To state of Baudrillard, as Rajan does, that “it is clear that his own anthropology figures a nostalgia for a unified, nonalientated, organic world”5 voices a reading of Baudrillard that is “conjugated” from a fundamentally dualist ontology. “Unity” is Rajan’s word, one that is never once invoked by Baudrillard. To assume that a critique of duality results in a phantasmatic endorsement of a “unified” world precisely reveals a dualist presupposition in the very approach to such a critique.

As Geniusas has more recently suggested,6 Baudrillard’s “raw phenomenology” is a phenomenology of absence, but as such it is a phenomenology that is not situated within the binary of meaning or non-meaning, meaningful or meaningless. It is about reversibility, about the ex-centric displacement of meaning, the real, subjectivity; about the resistance of the object to appropriation and meaning – demanding that we grasp its “incessant appearance and disappearance.”7

It is not possible to think non-duality from a dualist frame, even though the seductions of a fatal strategy might “affect” the reader. That Rajan should stumble at this point in relation to Baudrillard’s work is ironic given that the whole point of deconstruction might be to open the way to a fatal strategy of thought. Affected by Baudrillard? Rajan certainly is. I couldn’t help but wonder why yet again we have the dignified intellects of Sartre, Derrida and Foucault portrayed as those sovereign authors who “claim”, “call”, “argue”, “suggest”, “state”, “distinguish”, whereas Baudrillard appears throughout Rajan’s two chapters on his work in a rather petulant emotional state as one who “complains”, “rails”, “rants”, “attacks”, “denies” is “hysterical”, “angry”, “fascinated”, “bitter”, “cynical”, “stubborn”, “unpredictable”, “desperate”. Whose emotions are these exactly? And in reaction to what?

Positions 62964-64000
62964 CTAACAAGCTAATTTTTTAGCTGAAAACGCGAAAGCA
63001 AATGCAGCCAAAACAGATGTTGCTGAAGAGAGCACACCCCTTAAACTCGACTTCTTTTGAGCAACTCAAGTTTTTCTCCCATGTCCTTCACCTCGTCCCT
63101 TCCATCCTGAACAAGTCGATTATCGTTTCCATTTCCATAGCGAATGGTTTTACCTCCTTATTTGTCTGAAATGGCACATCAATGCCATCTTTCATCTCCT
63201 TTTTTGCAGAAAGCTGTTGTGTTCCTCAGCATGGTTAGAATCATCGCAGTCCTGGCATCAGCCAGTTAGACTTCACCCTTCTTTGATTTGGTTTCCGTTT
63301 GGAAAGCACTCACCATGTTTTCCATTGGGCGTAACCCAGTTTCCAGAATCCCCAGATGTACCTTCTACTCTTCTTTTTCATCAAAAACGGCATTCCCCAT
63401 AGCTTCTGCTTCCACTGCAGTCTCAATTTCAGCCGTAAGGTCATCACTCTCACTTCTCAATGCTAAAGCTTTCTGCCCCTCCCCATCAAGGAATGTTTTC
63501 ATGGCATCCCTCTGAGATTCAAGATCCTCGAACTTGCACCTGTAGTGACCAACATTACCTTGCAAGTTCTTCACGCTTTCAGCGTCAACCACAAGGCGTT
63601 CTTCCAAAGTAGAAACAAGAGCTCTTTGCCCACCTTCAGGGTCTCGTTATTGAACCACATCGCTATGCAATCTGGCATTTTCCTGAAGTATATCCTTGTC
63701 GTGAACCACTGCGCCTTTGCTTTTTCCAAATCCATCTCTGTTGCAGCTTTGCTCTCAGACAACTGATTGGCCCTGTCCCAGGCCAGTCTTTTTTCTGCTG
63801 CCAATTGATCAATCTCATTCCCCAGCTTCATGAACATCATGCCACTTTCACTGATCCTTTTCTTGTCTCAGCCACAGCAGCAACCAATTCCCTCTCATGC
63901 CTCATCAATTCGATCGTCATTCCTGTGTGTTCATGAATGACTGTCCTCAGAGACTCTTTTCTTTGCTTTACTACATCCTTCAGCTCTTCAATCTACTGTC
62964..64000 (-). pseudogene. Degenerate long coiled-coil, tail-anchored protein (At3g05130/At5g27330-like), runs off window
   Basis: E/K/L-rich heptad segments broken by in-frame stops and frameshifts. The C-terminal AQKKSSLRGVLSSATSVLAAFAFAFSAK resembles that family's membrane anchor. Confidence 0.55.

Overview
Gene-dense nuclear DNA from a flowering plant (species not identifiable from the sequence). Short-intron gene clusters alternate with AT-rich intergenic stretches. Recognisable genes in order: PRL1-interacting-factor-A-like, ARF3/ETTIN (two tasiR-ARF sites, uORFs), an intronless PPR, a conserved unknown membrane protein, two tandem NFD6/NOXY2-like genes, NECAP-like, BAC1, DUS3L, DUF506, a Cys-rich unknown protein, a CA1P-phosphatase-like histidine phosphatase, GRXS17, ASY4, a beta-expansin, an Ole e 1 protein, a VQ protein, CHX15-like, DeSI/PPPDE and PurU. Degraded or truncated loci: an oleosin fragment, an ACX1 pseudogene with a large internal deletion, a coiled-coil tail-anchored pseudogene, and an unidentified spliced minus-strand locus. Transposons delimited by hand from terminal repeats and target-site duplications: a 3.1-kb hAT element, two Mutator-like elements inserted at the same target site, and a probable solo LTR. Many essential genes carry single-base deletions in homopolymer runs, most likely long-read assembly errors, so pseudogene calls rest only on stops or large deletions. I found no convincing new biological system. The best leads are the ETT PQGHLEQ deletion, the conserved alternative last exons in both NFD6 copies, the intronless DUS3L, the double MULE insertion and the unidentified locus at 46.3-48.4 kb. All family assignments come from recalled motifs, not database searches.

No-one has articulated better than Rex Butler what is risked by the reader of Baudrillard who enters the agonistic duel of theory that Baudrillard presents throughout his entire corpus. He says of Baudrillard’s writing that it:

…attempts to form a relationship with that with which it cannot attempt to form a relationship, attempts to describe something that at once is excluded to allow it to be represented and only exists after the attempt to do so. In a sense, therefore, it must seek to represent nothing. But the risk and the strategy of writing […] is that it is only by daring to represent nothing, to offer nothing in exchange for the appearances of the world, that the world necessarily recognizes itself in it, that we catch the world up, bring about an exchange with it.8

Anything short of such an encounter with Baudrillard’s writing somehow infects it with a sterilising agent.

On a positive note, in discussion of Baudrillard’s place in this mosaic of twentieth century French theorists, Rajan recognises and explains the significance of Baudrillard’s unique insights into the very conditions of possibility for poststructuralist thinking (particularly “affirmative poststructuralism”). As Rajan writes, “the antihumanist logics of poststructuralism either imitate or mimic the obscene object of postmodernity.”9

This is not a philosophy book for philosophers, but a philosophical analysis of theory for other analysts of theory. Although writing about philosophy, Rajan is an interdisciplinary thinker and writes from interdisciplinary concerns for an interdisciplinary readership. This book is important for readers interested in the debates it explores, debates which are so central to contemporary cultural theory.

About the Author:
Dr. Victoria Grace is a Senior Research Fellow in Social Sciences, Canterbury University, New Zealand.


1 – Tilottama Rajan. Deconstruction and the Remainders of Phenomenology: Sartre, Derrida, Foucault, Baudrillard. Stanford University Press, 2002:xii.

2 Ibid.:37.

3 Ibid.

4 Ibid.:44.

5 Ibid.:259.

6 – Saulius Geniusas. “Baudrillard’s raw phenomenology”. Journal of the British Society for Phenomenology, Volume 35, Number 3: 2004:305.


8 – Rex Butler. Jean Baudrillard. The Defence of the Real. London: Sage, 1999:96.

9 – Tilottama Rajan. Deconstruction and the Remainders of Phenomenology: Sartre, Derrida, Foucault, Baudrillard. Stanford University Press, 2002:54.